BAP - Its absurd especially when it is to keep a Rule V bum like Martinez all year. Martinez stinks even by the standards of a utility INF. He might not be the worst offensive in MLB but I bet he ends up in the bottom 10 if players who get at least 100+ ABs.

The ironic thing is that this really isn't that good of a defensive team either. Its average/above average.

Is any hitter in this lineup going to have an OBP higher than .350 this year? I doubt it.

RE: Pitching/Defense. Amaro has said as much, but it's odd* considering how dominate their offense has been in the past, and they play in a great hitters park.

*I'm thrilled to have the pitching we have.

BAP - The other absurd point is that the Phils will push how good Martinez is defensively just as they did with others including Castro and Bako.

Hell, at least No-Hit was solid defensively at 3B and vastly superior to Dobbs/Helms.

At what single position that Martinez plays is he a defensive upgrade over a single starter on this team? Maybe LF. That's it.

And so goes the life of a closer..

I am as pissed as anyone at Bradly and we definately overpaid....but the title is wrong... Because at the the ime we gave him an extension, we actually won. Brad will forever get a pass for being the man that year. And this is really his last year in Philly I'm sure this injure just cemented that.

Plus, last year, when the team played well, he too played well. No news about Lidge was good news. All we need is one more run from Lidge and one could argue he has performed his contract. If we win another ws and he does not blow any saves in the postseason/september... he deserves a chance. IT's alll mental with this guy!

Philadelphia Phillies 40-Man Roster

Pitchers B/T Ht Wt DOB
55 Danys Baez R-R 6'3" 225 Sep 10, 1977
58 Antonio Bastardo R-L 5'11" 195 Sep 21, 1985
56 Joe Blanton R-R 6'3" 245 Dec 11, 1980
52 Jose Contreras R-R 6'4" 255 Dec 6, 1971
72 Justin De Fratus * S-R 6'4" 220 Oct 21, 1987
34 Roy Halladay R-R 6'6" 230 May 14, 1977
35 Cole Hamels L-L 6'3" 195 Dec 27, 1983
57 David Herndon R-R 6'5" 230 Sep 4, 1985
38 Kyle Kendrick R-R 6'3" 210 Aug 26, 1984
33 Cliff Lee L-L 6'3" 190 Aug 30, 1978
54 Brad Lidge R-R 6'5" 215 Dec 23, 1976
46 Ryan Madson L-R 6'6" 200 Aug 28, 1980
47 Scott Mathieson * R-R 6'3" 230 Feb 27, 1984
64 Drew Naylor * R-R 6'4" 235 May 31, 1986
44 Roy Oswalt R-R 6'0" 190 Aug 29, 1977
66 J.C. Ramirez * R-R 6'3" 225 Aug 16, 1988
16 J.C. Romero S-L 5'11" 205 Jun 4, 1976
43 Brian Schlitter R-R 6'5" 235 Dec 21, 1985
49 Vance Worley * R-R 6'2" 230 Sep 25, 1987
59 Mike Zagurski * L-L 6'0" 225 Jan 27, 1983

# Catchers B/T Ht Wt DOB
51 Carlos Ruiz R-R 5'10" 205 Jan 22, 1979
23 Brian Schneider L-R 6'1" 210 Nov 26, 1976

# Infielders B/T Ht Wt DOB
25 Brian Bocock R-R 5'11" 185 Mar 9, 1985
71 Freddy Galvis * S-R 5'10" 170 Nov 14, 1989
75 Harold Garcia * S-R 5'11" 190 Oct 25, 1986
74 Cesar Hernandez * S-R 5'10" 160 May 23, 1990
6 Ryan Howard L-L 6'4" 240 Nov 19, 1979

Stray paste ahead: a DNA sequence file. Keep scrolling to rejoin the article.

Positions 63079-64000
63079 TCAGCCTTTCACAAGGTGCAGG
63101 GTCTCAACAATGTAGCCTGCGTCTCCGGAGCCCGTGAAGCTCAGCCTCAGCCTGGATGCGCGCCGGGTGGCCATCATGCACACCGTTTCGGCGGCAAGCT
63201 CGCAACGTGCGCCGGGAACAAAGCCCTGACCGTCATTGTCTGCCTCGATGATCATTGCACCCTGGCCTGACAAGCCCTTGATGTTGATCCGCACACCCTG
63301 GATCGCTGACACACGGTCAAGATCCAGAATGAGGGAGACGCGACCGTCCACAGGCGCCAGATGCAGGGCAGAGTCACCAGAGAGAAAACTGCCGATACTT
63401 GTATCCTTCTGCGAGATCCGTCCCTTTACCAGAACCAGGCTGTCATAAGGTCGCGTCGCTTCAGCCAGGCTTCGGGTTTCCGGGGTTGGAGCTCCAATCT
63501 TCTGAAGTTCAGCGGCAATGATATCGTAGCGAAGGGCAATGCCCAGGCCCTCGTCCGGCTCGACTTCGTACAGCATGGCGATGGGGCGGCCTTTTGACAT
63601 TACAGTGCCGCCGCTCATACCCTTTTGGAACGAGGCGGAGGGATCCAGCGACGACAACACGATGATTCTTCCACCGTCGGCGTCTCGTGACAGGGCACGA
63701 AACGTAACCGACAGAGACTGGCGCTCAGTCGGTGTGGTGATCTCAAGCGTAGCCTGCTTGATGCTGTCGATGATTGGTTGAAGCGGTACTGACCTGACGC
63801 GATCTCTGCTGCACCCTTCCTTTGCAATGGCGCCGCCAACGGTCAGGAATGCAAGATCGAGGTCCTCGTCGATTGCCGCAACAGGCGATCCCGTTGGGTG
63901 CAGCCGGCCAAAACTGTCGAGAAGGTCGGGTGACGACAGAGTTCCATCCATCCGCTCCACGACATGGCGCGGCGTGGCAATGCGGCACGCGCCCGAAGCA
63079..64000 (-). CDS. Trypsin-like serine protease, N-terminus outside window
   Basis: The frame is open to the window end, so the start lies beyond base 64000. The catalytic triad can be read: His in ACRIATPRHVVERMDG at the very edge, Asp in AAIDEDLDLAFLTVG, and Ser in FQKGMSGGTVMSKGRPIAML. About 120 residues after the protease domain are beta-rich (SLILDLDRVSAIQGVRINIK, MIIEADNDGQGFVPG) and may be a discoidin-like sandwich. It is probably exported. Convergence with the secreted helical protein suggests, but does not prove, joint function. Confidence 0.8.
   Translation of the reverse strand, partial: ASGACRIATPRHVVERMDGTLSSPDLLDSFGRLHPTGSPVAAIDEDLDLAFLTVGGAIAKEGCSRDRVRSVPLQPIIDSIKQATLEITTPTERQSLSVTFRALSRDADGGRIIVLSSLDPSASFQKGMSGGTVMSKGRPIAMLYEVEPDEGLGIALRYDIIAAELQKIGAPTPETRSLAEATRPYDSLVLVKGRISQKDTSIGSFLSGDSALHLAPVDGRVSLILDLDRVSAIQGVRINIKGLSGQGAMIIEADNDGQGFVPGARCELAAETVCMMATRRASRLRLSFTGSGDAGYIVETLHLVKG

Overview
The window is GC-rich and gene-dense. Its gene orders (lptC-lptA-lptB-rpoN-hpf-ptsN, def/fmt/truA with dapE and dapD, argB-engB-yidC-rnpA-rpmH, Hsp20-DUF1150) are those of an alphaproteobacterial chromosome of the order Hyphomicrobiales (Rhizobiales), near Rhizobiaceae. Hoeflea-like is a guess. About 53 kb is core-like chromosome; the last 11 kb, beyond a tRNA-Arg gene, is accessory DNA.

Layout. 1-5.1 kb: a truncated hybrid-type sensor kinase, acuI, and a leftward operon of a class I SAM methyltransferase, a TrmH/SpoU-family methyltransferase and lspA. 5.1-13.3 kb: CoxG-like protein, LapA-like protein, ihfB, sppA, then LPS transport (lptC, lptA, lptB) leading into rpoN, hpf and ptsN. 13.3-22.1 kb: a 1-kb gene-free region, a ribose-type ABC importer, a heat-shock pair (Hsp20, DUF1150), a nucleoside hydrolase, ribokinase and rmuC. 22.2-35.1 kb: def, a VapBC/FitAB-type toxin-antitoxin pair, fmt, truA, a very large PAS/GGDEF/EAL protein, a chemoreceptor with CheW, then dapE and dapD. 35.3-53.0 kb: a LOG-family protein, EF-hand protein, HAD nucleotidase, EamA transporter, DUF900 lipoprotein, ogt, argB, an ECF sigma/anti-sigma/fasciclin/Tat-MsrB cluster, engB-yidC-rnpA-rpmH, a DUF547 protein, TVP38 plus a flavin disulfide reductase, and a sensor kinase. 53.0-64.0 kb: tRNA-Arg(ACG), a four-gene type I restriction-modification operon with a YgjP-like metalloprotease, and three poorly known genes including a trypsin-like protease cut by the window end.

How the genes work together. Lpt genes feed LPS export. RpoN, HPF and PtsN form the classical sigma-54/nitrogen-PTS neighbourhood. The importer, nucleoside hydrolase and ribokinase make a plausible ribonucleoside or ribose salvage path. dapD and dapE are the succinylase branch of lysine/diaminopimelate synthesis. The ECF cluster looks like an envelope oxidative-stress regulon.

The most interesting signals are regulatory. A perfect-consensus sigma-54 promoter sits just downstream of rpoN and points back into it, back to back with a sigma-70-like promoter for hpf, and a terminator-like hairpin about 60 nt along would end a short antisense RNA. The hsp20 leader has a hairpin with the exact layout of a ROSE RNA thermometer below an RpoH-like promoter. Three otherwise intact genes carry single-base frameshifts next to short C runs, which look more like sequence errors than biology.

19 Michael Martinez S-R 5'9" 145 Sep 16, 1982
27 Placido Polanco R-R 5'10" 190 Oct 10, 1975
73 Carlos Rivero * R-R 6'3" 200 May 20, 1988
11 Jimmy Rollins S-R 5'8" 170 Nov 27, 1978
26 Chase Utley L-R 6'1" 200 Dec 17, 1978
21 Wilson Valdez R-R 5'11" 170 May 20, 1978

# Outfielders B/T Ht Wt DOB
9 Domonic Brown L-L 6'5" 205 Sep 3, 1987
10 Ben Francisco R-R 6'1" 190 Oct 23, 1981
7 Ross Gload L-L 6'1" 190 Apr 5, 1976
29 Raul Ibanez L-R 6'2" 220 Jun 2, 1972
40 John Mayberry R-R 6'6" 230 Dec 21, 1983
8 Shane Victorino

CJ, there are 38 on the list above that I copied off the Phils mlb page.

Yo, new thread.

The Phils didn't 'overpay' for Lidge really based on the KRod contract but they certainly didn't get any kind of discount for signing him to an extension. If anything, they did pay a very modest premium.

Anyone trying to defend the Lidge deal based on the raw dollars will be very hard pressed. Even at the time, I remember it being questioned a bit because the market for elite closers was $10M+/year and Lidge clearly was above that.

There aren't any relievers worth more than $10MM/year. Mariano Rivera has only topped $10MM in value in a year twice in his career and he is the exception that proves the rule.

I'm not a GM, but if I were I'd let Lidge walk after 2008 under every circumstance. His value as a FA was immense after a perfect season. Letting him walk nets you a first round pick and a supplemental first round pick (assuming he's type A) and saves almost $40MM over three years. You can sign two very good relievers for that kind of money (whether that's how you spend it or not is another question) and the draft picks will be worth a hell of a lot more if even 1 player reaches the majors as an everyday or utility player.

I think Ryan Madson's contract represents the upper limit of what a reasonable amount to pay for a top shelf reliever is and he was a young guy without a major injury history when he signed. Lidge was a terrible risk and he bombed accordingly.